Ericsson (NASDAQ:ERIC) reported a 66 percent drop in net profit as the company confronted tepid operator spending and declining North American sales, particularly for CDMA products. Nevertheless, the Swedish vendor said it will become more efficient and focus on winning LTE business as carriers continue to upgrade their networks.
In the fourth quarter Ericsson posted a net profit of $222 million, down sharply from $651 million in the year-ago period, and well below analysts' expectations, according to Bloomberg. Overall sales inched up just 1 percent to $9.42 billion. Sales in the company's networks business, its largest unit, fell 9 percent to $4.9 billion, due mainly to weakness in Russia and North America.
The vendor said that networks sales in North America were down 27 percent, and that the market was impacted by "operator consolidation, technology shift from CDMA to LTE as well as a slower pace after a period of high operator investments in network capacity." In North America, where overall sales declined 20 percent in the quarter, Ericsson said CDMA sales declined sequentially and year-over-year "as a result of the ongoing rapid technology shift to LTE."
In an interview with FierceWireless, Ericsson CFO Jan Frykhammar said that the company knew when it acquired Nortel Network's CDMA and LTE units in 2010 that its CDMA installed base in North America would decline over time. "We think it has peaked and we think that the transition to LTE will now happen, and this will become more of a service business with maintenance and support," he said.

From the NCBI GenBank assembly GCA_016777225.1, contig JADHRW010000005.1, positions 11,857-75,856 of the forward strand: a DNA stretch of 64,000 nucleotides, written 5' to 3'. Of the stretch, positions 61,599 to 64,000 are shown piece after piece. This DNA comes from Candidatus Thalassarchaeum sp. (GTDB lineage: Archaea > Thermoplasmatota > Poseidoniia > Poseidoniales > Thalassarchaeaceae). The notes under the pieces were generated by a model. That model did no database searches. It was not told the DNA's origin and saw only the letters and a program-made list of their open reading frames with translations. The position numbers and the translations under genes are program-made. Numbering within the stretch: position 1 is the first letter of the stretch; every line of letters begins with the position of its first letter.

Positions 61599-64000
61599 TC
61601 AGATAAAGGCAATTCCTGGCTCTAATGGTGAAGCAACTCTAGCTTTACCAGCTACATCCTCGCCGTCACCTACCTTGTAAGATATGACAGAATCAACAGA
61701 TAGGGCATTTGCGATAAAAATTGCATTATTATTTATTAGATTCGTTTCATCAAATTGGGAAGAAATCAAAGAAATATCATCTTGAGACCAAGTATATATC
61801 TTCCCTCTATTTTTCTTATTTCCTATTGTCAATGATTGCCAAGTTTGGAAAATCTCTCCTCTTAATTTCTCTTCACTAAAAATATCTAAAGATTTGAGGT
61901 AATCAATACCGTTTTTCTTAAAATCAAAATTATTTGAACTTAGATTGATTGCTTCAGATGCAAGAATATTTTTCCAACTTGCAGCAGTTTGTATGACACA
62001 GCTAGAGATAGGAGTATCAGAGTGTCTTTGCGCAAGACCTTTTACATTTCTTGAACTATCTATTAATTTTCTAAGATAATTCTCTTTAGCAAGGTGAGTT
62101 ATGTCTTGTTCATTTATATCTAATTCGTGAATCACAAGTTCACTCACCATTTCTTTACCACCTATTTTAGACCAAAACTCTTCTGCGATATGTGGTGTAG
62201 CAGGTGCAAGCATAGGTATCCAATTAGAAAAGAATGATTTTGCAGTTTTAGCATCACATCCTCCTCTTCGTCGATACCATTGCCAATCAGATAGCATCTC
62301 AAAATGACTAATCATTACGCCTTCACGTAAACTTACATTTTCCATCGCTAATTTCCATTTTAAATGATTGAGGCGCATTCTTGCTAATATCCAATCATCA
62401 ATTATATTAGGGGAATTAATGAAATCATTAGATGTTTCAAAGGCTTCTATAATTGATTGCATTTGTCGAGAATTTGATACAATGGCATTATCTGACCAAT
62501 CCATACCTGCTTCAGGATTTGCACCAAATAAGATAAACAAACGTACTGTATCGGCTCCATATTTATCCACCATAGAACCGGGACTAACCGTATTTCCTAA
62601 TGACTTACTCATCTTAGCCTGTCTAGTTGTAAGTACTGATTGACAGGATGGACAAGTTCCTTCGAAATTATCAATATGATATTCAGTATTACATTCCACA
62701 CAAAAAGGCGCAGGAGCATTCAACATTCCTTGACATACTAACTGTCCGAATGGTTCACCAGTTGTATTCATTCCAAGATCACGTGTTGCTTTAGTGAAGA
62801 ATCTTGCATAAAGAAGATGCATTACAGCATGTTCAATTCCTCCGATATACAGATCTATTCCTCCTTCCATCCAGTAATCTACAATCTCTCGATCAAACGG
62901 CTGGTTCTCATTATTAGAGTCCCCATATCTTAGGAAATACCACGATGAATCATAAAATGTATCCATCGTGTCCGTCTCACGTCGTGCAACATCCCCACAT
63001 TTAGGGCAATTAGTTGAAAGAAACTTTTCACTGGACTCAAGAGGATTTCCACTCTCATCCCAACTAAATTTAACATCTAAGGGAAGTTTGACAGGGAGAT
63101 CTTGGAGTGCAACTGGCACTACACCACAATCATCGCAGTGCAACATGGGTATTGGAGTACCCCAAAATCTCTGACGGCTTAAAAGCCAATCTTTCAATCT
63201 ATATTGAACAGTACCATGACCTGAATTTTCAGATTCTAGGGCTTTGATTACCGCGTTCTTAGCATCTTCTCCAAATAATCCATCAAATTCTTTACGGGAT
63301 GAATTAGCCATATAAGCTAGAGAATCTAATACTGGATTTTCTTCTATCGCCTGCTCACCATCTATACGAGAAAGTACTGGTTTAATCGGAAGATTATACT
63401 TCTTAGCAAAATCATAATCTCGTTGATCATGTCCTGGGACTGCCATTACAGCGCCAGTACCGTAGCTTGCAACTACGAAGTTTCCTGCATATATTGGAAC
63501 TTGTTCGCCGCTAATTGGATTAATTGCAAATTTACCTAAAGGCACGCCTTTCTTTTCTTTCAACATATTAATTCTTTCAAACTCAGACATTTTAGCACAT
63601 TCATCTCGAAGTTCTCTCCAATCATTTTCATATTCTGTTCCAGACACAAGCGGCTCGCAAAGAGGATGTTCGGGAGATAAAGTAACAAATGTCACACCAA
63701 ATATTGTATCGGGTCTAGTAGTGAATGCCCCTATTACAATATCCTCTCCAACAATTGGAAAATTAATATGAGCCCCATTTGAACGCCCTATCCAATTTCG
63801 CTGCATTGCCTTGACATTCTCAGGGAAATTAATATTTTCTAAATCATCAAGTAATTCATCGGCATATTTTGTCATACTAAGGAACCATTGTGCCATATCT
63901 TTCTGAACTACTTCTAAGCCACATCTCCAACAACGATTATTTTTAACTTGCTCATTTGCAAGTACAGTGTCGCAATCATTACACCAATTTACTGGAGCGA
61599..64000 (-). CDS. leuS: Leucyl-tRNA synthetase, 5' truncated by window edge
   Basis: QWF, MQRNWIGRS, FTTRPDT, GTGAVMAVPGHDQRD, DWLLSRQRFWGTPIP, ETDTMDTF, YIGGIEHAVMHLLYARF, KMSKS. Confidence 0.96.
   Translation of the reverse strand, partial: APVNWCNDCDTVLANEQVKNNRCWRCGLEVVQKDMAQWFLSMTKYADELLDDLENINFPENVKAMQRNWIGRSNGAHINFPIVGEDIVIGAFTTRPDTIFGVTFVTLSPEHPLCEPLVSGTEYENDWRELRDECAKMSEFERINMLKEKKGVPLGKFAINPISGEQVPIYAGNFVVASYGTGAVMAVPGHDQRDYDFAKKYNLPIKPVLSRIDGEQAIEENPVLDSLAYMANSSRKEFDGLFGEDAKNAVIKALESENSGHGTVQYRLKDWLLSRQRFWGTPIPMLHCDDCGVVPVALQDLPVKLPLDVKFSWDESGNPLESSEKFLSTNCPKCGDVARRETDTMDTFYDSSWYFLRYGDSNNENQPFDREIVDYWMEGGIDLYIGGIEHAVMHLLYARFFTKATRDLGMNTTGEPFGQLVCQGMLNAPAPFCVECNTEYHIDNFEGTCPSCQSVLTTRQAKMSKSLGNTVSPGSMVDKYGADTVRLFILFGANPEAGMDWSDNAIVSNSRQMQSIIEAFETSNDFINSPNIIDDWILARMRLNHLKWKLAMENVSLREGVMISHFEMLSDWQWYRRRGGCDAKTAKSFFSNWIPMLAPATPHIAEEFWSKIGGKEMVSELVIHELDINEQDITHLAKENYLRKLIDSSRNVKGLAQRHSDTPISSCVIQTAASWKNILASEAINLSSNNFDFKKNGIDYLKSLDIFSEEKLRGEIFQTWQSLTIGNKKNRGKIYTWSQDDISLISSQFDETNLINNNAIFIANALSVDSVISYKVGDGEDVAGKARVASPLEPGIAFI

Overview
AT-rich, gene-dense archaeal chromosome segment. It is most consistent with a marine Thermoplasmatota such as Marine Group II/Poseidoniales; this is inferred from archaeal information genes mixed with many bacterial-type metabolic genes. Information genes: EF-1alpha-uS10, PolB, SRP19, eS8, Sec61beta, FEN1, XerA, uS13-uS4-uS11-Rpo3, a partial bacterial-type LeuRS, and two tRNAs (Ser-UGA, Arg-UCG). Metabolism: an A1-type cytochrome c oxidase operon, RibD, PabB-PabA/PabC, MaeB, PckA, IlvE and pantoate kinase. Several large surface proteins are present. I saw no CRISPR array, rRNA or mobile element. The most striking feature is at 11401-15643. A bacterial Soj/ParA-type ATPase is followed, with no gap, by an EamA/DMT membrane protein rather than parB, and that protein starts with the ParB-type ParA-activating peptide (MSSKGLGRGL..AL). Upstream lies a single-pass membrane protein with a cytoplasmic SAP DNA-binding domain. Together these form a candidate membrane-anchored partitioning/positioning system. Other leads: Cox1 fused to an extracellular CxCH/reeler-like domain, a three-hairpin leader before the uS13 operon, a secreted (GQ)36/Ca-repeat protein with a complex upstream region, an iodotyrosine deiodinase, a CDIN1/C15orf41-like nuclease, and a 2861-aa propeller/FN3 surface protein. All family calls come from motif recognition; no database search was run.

Frykhammar noted that Ericsson remains in a strong position in North America and that the shift to adopt and deploy LTE networks will now accelerate. Overall, he said that Ericsson is sensing some caution from carriers around the world on network spending but that the underlying conditions of continued mobile broadband growth and smartphone usage remained strong.
Despite the weaker results, Ericsson CEO Hans Vestberg said the company will not embark on any major restructuring like its smaller rival Nokia Siemens Networks, which plans to cut up to 17,000 jobs and focus solely on mobile broadband. "That said, we're not planning across-the-board restructuring or layoff programs," Vestberg said in an interview with Dow Jones Newswires. "Instead, I expect that all our business units will continue to focus on becoming more efficient."
Vestberg also added that he is confident Ericsson gained market share from its rivals in 2011 and that investments in LTE will pick up. "This shift in technology means that there is a period when sales will slow down, but over time investments in next-generation networks will become very important for us," he said.
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